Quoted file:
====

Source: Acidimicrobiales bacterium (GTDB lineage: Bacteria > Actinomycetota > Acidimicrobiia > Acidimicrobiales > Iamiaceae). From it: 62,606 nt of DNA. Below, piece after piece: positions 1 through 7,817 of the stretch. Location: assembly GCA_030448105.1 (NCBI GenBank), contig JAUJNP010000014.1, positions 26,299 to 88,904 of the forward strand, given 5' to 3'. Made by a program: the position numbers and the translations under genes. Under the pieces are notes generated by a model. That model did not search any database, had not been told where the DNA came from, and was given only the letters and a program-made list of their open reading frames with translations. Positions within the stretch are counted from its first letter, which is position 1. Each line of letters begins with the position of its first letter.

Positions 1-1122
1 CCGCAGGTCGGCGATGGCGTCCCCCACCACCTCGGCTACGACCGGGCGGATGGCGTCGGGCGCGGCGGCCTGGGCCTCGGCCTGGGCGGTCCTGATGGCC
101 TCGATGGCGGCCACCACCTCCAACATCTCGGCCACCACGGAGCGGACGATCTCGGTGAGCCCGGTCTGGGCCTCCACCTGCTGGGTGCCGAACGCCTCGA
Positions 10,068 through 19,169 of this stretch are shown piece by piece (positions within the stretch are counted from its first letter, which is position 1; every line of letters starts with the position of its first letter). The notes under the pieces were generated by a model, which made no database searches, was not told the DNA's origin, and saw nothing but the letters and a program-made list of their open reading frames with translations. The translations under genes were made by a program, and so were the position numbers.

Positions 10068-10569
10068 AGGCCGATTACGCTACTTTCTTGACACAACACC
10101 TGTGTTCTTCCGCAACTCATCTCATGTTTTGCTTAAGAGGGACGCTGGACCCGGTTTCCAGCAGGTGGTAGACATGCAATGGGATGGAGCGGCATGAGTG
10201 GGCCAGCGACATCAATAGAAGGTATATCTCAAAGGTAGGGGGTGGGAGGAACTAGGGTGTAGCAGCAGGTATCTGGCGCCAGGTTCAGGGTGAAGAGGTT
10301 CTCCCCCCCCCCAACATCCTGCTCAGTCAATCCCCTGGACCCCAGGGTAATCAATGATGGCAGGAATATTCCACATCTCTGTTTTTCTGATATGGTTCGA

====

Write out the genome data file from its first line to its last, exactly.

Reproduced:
Source: Acidimicrobiales bacterium (GTDB lineage: Bacteria > Actinomycetota > Acidimicrobiia > Acidimicrobiales > Iamiaceae). From it: 62,606 nt of DNA. Below, piece after piece: positions 1 through 7,817 of the stretch. Location: assembly GCA_030448105.1 (NCBI GenBank), contig JAUJNP010000014.1, positions 26,299 to 88,904 of the forward strand, given 5' to 3'. Made by a program: the position numbers and the translations under genes. Under the pieces are notes generated by a model. That model did not search any database, had not been told where the DNA came from, and was given only the letters and a program-made list of their open reading frames with translations. Positions within the stretch are counted from its first letter, which is position 1. Each line of letters begins with the position of its first letter.

Positions 1-1122
1 CCGCAGGTCGGCGATGGCGTCCCCCACCACCTCGGCTACGACCGGGCGGATGGCGTCGGGCGCGGCGGCCTGGGCCTCGGCCTGGGCGGTCCTGATGGCC
101 TCGATGGCGGCCACCACCTCCAACATCTCGGCCACCACGGAGCGGACGATCTCGGTGAGCCCGGTCTGGGCCTCCACCTGCTGGGTGCCGAACGCCTCGA
Positions 10,068 through 19,169 of this stretch are shown piece by piece (positions within the stretch are counted from its first letter, which is position 1; every line of letters starts with the position of its first letter). The notes under the pieces were generated by a model, which made no database searches, was not told the DNA's origin, and saw nothing but the letters and a program-made list of their open reading frames with translations. The translations under genes were made by a program, and so were the position numbers.

Positions 10068-10569
10068 AGGCCGATTACGCTACTTTCTTGACACAACACC
10101 TGTGTTCTTCCGCAACTCATCTCATGTTTTGCTTAAGAGGGACGCTGGACCCGGTTTCCAGCAGGTGGTAGACATGCAATGGGATGGAGCGGCATGAGTG
10201 GGCCAGCGACATCAATAGAAGGTATATCTCAAAGGTAGGGGGTGGGAGGAACTAGGGTGTAGCAGCAGGTATCTGGCGCCAGGTTCAGGGTGAAGAGGTT
10301 CTCCCCCCCCCCAACATCCTGCTCAGTCAATCCCCTGGACCCCAGGGTAATCAATGATGGCAGGAATATTCCACATCTCTGTTTTTCTGATATGGTTCGA